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Titolo:
Neurobiologic responses to speech in noise in children with learning problems: deficits and strategies for improvement
Autore:
Cunningham, J; Nicol, T; Zecker, SG; Bradlow, A; Kraus, N;
Indirizzi:
Northwestern Univ, Dept Commun Sci, Evanston, IL 60208 USA Northwestern Univ Evanston IL USA 60208 ommun Sci, Evanston, IL 60208 USA Northwestern Univ, Dept Otolaryngol, Evanston, IL 60208 USA Northwestern Univ Evanston IL USA 60208 olaryngol, Evanston, IL 60208 USA Northwestern Univ, Dept Neurobiol & Physiol, Evanston, IL 60208 USA Northwestern Univ Evanston IL USA 60208 & Physiol, Evanston, IL 60208 USA Northwestern Univ, Dept Linguist, Evanston, IL 60208 USA Northwestern Univ Evanston IL USA 60208 Linguist, Evanston, IL 60208 USA
Titolo Testata:
CLINICAL NEUROPHYSIOLOGY
fascicolo: 5, volume: 112, anno: 2001,
pagine: 758 - 767
SICI:
1388-2457(200105)112:5<758:NRTSIN>2.0.ZU;2-2
Fonte:
ISI
Lingua:
ENG
Soggetto:
FREQUENCY-FOLLOWING RESPONSES; AUDITORY TEMPORAL PERCEPTION; ADULT OWL MONKEYS; IMPAIRED CHILDREN; HUMAN BRAIN; CONVERSATIONAL SPEECH; STOCHASTIC RESONANCE; CROSS-CORRELATION; BACKGROUND-NOISE; DISCRIMINATION;
Keywords:
children; learning and attention disorders; central auditory physiology; noise; speech-sound perception; acoustic cue enhancement;
Tipo documento:
Article
Natura:
Periodico
Settore Disciplinare:
Life Sciences
Citazioni:
69
Recensione:
Indirizzi per estratti:
Indirizzo: Cunningham, J Northwestern Univ, Dept Commun Sci, 2299 N Campus Dr, Evanston, IL 60208 USA Northwestern Univ 2299 N Campus Dr Evanston IL USA 60208 USA
Citazione:
J. Cunningham et al., "Neurobiologic responses to speech in noise in children with learning problems: deficits and strategies for improvement", CLIN NEU, 112(5), 2001, pp. 758-767

Abstract

Objectives: Some children with learning problems (LP) experience speech-sound perception deficits that worsen in background noise. The first goal wasto determine whether these impairments are associated with abnormal neurophysiologic representation of speech features in noise reflected at brain-stem and cortical levels. The second goal was to examine the perceptual and neurophysiological benefits provided to an impaired system by acoustic cue enhancements. Methods: Behavioral speech perception measures (just noticeable differencescores), auditory brain-stem responses, frequency-following responses and cortical-evoked potentials (P1, N1, P1', N1') were studied in a group of LPchildren. Results: We report abnormalities in the fundamental sensory representationof sound at brain-stem and cortical levels in the LP children when speech sounds were presented in noise, but not in quiet. Specifically, the neurophysiologic responses from these LP children displayed a different spectral pattern and lacked precision in the neural representation of key stimulus features. Cue enhancement benefited both behavioral and neurophysiological responses. Conclusions: Overall, these findings contribute to our understanding of the preconscious biological processes underlying perception deficits and may assist in the design of effective intervention strategies. (C) 2001 Elsevier Science ireland Ltd. All rights reserved.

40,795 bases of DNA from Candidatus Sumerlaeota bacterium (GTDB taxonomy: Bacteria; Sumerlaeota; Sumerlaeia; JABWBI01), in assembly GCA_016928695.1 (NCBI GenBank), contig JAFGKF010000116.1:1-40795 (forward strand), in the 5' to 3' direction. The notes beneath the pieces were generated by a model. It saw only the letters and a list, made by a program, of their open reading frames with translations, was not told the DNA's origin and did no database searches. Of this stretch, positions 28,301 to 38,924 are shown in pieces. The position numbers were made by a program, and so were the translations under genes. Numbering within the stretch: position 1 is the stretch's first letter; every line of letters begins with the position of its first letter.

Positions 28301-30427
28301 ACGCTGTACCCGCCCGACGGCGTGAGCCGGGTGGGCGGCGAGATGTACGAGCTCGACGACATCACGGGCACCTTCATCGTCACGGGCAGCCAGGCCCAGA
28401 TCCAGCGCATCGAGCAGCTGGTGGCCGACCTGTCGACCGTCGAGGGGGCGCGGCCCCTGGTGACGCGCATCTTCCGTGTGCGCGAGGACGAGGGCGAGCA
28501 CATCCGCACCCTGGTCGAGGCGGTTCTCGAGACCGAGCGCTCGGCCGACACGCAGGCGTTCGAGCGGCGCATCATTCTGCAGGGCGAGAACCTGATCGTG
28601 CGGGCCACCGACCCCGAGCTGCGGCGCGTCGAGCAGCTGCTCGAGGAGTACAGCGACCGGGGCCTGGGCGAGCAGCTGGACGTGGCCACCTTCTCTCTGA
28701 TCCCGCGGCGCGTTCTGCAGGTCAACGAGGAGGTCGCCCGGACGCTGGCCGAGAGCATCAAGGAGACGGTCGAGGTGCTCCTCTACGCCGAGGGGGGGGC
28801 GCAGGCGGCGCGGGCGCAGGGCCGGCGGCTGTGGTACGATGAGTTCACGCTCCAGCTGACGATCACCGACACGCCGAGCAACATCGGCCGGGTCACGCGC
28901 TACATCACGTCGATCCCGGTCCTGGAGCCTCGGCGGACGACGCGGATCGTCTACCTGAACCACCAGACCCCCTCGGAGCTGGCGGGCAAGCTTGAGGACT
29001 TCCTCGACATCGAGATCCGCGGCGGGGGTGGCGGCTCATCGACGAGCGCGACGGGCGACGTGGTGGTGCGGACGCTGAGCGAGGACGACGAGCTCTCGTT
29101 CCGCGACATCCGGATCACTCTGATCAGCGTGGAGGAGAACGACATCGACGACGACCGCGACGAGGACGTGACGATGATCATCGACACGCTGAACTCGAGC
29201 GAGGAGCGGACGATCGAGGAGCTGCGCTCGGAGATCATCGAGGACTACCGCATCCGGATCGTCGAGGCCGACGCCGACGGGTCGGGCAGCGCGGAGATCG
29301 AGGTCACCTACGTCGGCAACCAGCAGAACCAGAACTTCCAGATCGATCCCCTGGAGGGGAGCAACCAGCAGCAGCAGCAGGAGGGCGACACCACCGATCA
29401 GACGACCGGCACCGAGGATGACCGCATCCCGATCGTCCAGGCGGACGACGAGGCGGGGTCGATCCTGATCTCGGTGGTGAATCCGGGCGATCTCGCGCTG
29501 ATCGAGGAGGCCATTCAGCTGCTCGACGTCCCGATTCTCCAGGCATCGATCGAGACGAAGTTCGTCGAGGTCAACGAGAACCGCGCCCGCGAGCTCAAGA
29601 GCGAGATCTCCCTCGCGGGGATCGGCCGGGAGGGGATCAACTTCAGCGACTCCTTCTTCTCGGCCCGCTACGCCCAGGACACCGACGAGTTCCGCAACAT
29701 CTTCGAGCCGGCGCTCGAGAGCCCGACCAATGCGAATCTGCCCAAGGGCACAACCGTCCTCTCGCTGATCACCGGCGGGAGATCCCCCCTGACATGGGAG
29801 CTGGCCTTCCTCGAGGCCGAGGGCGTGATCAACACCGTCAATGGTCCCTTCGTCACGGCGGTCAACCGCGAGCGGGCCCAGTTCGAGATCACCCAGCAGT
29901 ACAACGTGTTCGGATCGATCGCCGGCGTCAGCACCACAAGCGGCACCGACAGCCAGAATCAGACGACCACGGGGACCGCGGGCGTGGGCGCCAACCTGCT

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Documento generato il 29/03/20 alle ore 12:19:26